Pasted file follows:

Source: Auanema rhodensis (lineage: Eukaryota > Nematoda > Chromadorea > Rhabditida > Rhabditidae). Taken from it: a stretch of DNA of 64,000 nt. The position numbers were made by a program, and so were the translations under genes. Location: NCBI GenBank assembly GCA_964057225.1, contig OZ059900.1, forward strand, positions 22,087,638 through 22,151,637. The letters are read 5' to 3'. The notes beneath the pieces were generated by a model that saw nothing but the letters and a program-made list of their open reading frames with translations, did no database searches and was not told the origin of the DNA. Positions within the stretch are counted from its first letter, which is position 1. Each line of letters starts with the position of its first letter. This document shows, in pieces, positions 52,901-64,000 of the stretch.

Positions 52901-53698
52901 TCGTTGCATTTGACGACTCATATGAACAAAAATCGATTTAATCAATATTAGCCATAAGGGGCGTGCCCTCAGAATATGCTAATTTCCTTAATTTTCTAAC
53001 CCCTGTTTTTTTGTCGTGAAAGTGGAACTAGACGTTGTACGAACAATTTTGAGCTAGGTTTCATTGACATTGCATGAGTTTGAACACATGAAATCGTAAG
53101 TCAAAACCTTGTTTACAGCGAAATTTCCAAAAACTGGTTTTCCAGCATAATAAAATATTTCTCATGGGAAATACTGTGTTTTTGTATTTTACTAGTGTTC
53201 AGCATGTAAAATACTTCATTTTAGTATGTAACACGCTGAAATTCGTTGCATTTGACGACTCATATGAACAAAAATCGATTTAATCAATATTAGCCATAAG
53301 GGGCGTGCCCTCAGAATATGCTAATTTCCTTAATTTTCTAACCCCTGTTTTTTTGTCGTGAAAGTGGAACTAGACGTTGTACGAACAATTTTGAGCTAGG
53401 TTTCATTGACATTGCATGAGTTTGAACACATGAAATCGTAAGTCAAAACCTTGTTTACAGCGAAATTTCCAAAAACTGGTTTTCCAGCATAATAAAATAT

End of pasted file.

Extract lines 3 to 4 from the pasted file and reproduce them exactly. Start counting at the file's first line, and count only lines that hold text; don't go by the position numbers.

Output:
52901 TCGTTGCATTTGACGACTCATATGAACAAAAATCGATTTAATCAATATTAGCCATAAGGGGCGTGCCCTCAGAATATGCTAATTTCCTTAATTTTCTAAC
53001 CCCTGTTTTTTTGTCGTGAAAGTGGAACTAGACGTTGTACGAACAATTTTGAGCTAGGTTTCATTGACATTGCATGAGTTTGAACACATGAAATCGTAAG